Keynesian Productivity

Statistics Canada released an interesting study today on the slowdown of productivity growth in Canadian manufacturing.

Conservative economists tend to view productivity as a microeconomic issue, reflecting the allocation of scarce resources through the market. The way to maximize productivity is to remove taxes, regulations and other “barriers” to the market’s free functioning.

However, the largest driver of productivity is investment in new machinery, equipment, structures and the technology embedded in them. Businesses will make such investments in additional capacity only if demand outstrips their existing capacity. In that sense, productivity may actually be a macroeconomic issue, reflecting the overall level of economic demand.

Today’s study supports this latter view, finding that productivity slowed mostly due to lower levels of capacity utilization. A possible policy implication is that the most effective way to boost productivity is to boost demand through a competitive exchange rate, public investment and a more equal distribution of income.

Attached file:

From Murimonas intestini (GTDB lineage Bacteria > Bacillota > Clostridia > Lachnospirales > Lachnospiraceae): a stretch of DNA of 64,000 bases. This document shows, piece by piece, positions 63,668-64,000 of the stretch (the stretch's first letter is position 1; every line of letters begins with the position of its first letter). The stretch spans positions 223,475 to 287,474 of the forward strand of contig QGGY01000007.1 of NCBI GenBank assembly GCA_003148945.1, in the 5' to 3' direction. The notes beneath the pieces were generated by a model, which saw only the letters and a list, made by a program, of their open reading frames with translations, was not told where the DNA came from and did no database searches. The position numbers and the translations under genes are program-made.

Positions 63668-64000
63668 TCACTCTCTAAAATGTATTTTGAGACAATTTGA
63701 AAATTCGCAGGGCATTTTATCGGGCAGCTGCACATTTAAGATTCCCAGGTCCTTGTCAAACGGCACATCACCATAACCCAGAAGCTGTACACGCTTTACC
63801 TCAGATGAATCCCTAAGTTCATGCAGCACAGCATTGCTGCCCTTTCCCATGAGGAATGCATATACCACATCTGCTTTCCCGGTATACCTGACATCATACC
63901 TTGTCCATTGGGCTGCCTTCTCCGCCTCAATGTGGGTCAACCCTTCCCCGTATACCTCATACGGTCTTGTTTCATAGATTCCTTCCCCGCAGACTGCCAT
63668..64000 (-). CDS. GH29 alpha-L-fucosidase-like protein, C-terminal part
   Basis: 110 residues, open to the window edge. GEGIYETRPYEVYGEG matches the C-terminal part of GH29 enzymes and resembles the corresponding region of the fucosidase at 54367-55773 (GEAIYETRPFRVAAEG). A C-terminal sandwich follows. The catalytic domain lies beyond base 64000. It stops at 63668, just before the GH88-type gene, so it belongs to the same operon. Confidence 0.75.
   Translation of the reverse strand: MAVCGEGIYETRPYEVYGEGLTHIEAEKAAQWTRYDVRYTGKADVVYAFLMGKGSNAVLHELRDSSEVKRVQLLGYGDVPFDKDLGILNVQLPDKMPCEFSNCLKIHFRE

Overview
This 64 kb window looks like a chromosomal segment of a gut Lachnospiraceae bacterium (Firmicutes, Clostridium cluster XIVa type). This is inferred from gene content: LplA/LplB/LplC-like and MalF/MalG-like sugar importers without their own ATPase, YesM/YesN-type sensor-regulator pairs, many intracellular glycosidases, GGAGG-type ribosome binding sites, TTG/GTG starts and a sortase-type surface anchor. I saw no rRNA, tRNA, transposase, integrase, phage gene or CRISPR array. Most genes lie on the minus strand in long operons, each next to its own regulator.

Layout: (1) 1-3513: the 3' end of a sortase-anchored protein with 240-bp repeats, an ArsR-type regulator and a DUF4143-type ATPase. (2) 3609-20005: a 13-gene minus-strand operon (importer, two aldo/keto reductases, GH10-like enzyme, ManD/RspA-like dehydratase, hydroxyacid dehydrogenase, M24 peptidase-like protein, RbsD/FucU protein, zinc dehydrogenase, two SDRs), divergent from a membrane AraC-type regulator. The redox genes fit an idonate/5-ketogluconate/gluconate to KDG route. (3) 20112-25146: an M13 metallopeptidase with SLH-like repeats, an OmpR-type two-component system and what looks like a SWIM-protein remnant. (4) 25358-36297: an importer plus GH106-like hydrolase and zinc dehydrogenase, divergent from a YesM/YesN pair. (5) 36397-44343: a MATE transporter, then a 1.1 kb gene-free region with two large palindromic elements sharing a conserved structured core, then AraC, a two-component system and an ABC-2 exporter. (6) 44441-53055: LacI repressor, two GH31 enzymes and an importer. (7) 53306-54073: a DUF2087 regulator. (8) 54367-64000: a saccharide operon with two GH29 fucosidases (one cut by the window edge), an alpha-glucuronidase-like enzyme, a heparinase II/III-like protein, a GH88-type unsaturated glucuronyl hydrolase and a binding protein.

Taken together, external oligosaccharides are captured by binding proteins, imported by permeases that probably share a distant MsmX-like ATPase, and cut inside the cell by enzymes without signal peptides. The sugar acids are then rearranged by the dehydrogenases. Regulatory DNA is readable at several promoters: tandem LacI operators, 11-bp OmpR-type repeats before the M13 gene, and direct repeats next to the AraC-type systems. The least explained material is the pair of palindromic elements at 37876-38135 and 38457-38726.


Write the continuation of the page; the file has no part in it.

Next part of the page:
UPDATE (December 13): Quoted in the Vancouver Sun (page C3).


  • Thank you Erin for posting this interesting study. I guess Kaldor lives!

    Another interesting angle to the StatsCan report is that they find over half of the total slowdown in productivity growth in the business sector (to just 1.1% p.a. 2000-2006, and even less since then) is due to the slowdown in productivity growth in manufacturing (where productivity growth, which had been very rapid in the 1990s, at 3.3% p.a., fell by over two-thirds … dragged down by excess capacity and the resulting slowdown in investment).

    We didn’t know it at the time, but the year 2000 was a turning point in our national economic history. A combination of factors (popping of the dotcom bubble, the WTO’s abolition of the Auto Pact, 9-11 and everything that came after for the U.S. economy, the rise in global commodity prices which reinforced our own emerging resource dependence) has promoted a secular deindustrialization. Lousy productivity growth — which seems to “puzzle” market-friendly economists, but is entirely predictable for anyone who studied Kaldor, is just one of the many negative consequences of this shift.

  • Your comments, Jim, are very interesting for us researchers in the “local” trenches. I’ve been looking at the historical data for Hamilton for an upcoming report here at the Social Planning Council and it’s clear that 2000-2001 was a real low point for our economy locally as well, so your analysis is very helpful for our thinking here.
    Thanks for posting a link to this post on Twitter! 🙂

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